Scientists at the University of Washington in St. Louis have studied how neurons in the visual cortex of the brain work.
Previously, it was believed that only neurons in the brain regions associated with smells and spatial memory change their responses to the same stimuli over time. Such features were not noticed behind the visual cortex.
We know that the brain is an ever-changing structure, so we expect neuronal activity to change over the course of a few days as we learn or gain new experiences. What really surprised us was that even in the absence of learning, neural activity in different areas of the brain continues to change.
Ji Xia, study co-author
During the new work, the authors conducted an experiment: they showed mice a short video and recorded the activity of several hundred of their neurons in the primary visual cortex using two-photon calcium imaging. This was repeated for seven days in a row.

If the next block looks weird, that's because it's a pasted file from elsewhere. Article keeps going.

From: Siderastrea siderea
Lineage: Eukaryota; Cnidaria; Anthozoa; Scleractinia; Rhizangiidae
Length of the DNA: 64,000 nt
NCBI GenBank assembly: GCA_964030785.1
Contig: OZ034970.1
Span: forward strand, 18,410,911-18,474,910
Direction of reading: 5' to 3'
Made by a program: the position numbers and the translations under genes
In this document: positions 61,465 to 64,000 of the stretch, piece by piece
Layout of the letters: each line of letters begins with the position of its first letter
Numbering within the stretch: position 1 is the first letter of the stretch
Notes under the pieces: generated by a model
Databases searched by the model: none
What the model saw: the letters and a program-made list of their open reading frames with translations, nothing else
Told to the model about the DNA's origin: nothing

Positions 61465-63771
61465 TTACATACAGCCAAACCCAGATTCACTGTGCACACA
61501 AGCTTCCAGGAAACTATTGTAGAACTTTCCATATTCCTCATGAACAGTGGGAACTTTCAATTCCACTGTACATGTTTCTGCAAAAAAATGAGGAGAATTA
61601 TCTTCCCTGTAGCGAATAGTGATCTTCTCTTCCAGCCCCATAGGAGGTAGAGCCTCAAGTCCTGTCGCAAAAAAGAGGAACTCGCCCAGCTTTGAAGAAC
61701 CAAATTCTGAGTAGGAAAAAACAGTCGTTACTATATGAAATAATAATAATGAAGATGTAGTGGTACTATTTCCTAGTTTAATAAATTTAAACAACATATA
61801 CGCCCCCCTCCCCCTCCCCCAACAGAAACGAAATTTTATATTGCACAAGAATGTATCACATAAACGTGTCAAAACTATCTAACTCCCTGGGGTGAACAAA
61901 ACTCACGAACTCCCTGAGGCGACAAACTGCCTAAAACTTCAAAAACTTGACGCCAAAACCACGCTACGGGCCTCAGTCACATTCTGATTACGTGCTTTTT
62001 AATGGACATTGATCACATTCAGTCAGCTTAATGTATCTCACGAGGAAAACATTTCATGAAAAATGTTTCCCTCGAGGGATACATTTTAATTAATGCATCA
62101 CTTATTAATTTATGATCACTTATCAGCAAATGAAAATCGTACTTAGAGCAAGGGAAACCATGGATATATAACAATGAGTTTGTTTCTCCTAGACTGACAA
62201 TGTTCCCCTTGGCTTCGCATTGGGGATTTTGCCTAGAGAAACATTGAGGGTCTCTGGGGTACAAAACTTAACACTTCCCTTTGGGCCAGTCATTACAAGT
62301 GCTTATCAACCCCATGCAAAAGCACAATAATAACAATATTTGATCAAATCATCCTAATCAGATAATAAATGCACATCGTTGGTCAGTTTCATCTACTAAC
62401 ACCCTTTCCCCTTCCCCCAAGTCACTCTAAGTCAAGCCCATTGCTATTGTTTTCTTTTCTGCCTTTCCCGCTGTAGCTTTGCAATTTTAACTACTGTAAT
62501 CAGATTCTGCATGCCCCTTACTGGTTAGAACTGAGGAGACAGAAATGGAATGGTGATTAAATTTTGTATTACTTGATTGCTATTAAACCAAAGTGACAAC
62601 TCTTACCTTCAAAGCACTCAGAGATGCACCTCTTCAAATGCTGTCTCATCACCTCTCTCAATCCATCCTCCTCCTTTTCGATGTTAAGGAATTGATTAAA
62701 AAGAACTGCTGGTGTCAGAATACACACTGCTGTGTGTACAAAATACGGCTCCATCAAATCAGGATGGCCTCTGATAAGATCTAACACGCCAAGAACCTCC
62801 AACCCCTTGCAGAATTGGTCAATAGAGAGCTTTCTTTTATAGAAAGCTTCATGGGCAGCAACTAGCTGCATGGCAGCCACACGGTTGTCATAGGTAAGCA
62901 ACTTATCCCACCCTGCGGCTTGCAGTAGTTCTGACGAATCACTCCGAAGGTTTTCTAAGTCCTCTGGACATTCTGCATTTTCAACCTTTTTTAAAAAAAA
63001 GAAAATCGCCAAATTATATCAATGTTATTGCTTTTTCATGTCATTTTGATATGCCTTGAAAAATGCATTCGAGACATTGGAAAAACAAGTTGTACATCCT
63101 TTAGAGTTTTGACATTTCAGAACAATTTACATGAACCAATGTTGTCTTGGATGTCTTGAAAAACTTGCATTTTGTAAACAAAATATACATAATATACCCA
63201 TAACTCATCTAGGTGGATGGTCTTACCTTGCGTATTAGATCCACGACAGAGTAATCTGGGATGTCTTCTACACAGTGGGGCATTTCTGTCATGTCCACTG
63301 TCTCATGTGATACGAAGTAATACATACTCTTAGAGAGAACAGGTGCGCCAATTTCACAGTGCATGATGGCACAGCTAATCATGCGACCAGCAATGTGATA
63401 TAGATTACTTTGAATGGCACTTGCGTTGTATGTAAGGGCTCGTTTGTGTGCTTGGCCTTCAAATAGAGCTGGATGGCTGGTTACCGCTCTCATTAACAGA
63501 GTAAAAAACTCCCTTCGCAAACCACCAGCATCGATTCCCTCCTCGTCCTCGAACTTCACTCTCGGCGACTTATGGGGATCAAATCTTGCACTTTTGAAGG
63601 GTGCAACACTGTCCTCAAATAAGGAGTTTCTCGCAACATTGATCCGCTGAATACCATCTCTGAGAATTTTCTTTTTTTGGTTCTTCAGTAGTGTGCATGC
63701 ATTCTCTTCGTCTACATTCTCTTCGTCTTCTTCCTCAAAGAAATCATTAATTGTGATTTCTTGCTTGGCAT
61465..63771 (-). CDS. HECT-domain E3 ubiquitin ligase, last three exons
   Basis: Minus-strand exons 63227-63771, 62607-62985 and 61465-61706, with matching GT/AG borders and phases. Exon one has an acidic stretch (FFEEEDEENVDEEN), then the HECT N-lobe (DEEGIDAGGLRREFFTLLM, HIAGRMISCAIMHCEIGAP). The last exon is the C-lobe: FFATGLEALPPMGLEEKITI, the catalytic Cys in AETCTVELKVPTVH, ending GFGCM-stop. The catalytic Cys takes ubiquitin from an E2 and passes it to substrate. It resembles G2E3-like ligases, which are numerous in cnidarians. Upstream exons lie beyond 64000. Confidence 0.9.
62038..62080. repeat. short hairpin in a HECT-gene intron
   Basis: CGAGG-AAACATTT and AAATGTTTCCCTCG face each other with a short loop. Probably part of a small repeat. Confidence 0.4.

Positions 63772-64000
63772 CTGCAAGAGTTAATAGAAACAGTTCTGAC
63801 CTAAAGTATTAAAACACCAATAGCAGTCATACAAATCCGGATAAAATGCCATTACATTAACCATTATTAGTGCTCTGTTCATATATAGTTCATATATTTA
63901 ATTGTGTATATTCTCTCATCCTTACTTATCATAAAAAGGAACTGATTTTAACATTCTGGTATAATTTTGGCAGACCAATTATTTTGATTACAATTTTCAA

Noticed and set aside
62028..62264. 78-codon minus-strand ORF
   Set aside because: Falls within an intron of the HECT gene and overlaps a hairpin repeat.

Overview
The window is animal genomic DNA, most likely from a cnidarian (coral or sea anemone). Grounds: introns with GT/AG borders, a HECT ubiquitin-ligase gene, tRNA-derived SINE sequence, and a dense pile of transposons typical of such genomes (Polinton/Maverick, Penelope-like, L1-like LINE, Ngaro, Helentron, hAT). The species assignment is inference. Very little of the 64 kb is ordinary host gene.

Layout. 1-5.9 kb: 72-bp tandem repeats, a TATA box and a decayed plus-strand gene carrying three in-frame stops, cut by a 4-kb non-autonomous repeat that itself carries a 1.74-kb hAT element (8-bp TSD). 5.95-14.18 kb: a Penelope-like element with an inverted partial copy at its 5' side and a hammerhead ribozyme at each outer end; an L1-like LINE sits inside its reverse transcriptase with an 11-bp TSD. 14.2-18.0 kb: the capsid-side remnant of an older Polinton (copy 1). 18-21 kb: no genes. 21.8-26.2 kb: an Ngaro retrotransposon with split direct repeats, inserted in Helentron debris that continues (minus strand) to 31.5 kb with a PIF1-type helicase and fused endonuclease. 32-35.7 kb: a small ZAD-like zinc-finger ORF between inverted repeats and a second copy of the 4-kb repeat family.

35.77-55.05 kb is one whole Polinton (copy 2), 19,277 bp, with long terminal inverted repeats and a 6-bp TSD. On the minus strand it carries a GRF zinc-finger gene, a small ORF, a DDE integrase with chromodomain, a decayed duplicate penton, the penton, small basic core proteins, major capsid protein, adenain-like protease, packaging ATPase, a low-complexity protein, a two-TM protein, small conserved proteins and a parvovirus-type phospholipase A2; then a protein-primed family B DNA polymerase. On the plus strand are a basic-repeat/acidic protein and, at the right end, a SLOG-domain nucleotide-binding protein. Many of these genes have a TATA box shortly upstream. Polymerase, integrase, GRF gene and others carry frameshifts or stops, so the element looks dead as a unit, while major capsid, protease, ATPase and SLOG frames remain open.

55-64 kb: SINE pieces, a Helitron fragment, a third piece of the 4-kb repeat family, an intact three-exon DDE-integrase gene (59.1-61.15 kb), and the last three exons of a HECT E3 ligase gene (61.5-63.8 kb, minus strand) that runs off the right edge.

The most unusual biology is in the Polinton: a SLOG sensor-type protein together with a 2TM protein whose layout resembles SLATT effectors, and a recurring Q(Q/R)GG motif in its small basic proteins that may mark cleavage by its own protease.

As a result, the researchers found that the response of individual neurons to video was unstable for weeks, which means that they reacted differently to the same images.
Previously, a similar process for other groups of neurons was called “representative drift.” But the presence of drift in the visual cortex was a surprise for the authors of the work.